as in new window
  1. Durlauf, Steven N & Johnson, Paul A, 1995. "Multiple Regimes and Cross-Country Growth Behaviour," Journal of Applied Econometrics, John Wiley & Sons, Ltd., vol. 10(4), pages 365-84, Oct.-Dec..
  2. Galor, Oded, 2005. "From Stagnation to Growth: Unified Growth Theory," Handbook of Economic Growth, in: Philippe Aghion & Steven Durlauf (ed.), Handbook of Economic Growth, edition 1, volume 1, chapter 4, pages 171-293 Elsevier.
  3. Vatcharin Sirimaneetham & Jonathan Temple, 2006. "Macroeconomic policy and the distribution of growth rates," Bristol Economics Discussion Papers 06/584, Department of Economics, University of Bristol, UK.
  4. Stephen Knack & Philip Keefer, 1995. "Institutions And Economic Performance: Cross-Country Tests Using Alternative Institutional Measures," Economics and Politics, Wiley Blackwell, vol. 7(3), pages 207-227, November.
  5. Alberto Alesina & Dani Rodrik, 1994. "Distributive Politics and Economic Growth," The Quarterly Journal of Economics, Oxford University Press, vol. 109(2), pages 465-490.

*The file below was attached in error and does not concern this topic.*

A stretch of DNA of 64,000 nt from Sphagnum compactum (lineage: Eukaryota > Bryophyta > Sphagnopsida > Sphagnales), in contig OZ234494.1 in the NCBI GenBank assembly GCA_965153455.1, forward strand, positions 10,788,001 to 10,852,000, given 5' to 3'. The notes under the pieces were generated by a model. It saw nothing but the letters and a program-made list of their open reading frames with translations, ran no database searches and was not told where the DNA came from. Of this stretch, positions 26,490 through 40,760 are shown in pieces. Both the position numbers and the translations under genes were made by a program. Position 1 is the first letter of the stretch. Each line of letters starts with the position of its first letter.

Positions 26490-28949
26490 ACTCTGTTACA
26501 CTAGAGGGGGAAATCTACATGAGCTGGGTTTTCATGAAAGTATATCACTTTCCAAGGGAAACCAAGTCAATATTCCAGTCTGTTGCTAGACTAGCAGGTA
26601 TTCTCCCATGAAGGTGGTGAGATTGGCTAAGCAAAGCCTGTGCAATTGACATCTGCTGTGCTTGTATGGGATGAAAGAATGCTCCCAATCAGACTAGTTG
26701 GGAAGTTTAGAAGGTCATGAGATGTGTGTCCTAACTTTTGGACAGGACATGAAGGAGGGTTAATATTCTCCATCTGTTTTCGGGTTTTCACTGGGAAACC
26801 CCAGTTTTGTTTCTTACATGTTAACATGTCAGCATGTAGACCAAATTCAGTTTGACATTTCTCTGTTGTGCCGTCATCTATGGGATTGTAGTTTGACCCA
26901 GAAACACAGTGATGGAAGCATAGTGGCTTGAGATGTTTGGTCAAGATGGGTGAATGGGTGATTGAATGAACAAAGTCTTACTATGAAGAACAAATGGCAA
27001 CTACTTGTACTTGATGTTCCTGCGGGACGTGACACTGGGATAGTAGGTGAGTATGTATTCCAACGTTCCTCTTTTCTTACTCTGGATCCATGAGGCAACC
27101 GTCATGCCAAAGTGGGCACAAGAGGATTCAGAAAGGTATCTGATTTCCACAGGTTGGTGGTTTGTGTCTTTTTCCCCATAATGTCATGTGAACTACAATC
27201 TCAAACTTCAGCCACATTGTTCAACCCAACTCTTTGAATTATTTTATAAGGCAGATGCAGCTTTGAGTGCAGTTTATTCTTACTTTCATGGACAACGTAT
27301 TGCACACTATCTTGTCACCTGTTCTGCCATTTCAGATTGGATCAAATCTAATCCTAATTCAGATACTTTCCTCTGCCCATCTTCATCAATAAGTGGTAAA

6. Charles I. Jones, . "The Upcoming Slowdown in U.S. Economic Growth," Working Papers 97015, Stanford University, Department of Economics.
  7. Bourguignon, F. & Verdier, T., 1997. "Oligarchy, Democracy, Inequality and Growth," DELTA Working Papers 97-10, DELTA (Ecole normale supérieure).
  8. Bruce E. Hansen, 2000. "Sample Splitting and Threshold Estimation," Econometrica, Econometric Society, vol. 68(3), pages 575-604, May.
  9. Daron Acemoglu & Simon Johnson & James A. Robinson, 2001. "The Colonial Origins of Comparative Development: An Empirical Investigation," American Economic Review, American Economic Association, vol. 91(5), pages 1369-1401, December.
  10. Rodrik, Dani & Subramanian, Arvind & Trebbi, Francesco, 2002. "Institutions Rule: The Primacy of Institutions Over Geography and Integration in Economic Development," CEPR Discussion Papers 3643, C.E.P.R. Discussion Papers.
  11. Persson, Torsten & Tabellini, Guido, 1994. "Is Inequality Harmful for Growth?," American Economic Review, American Economic Association, vol. 84(3), pages 600-621, June.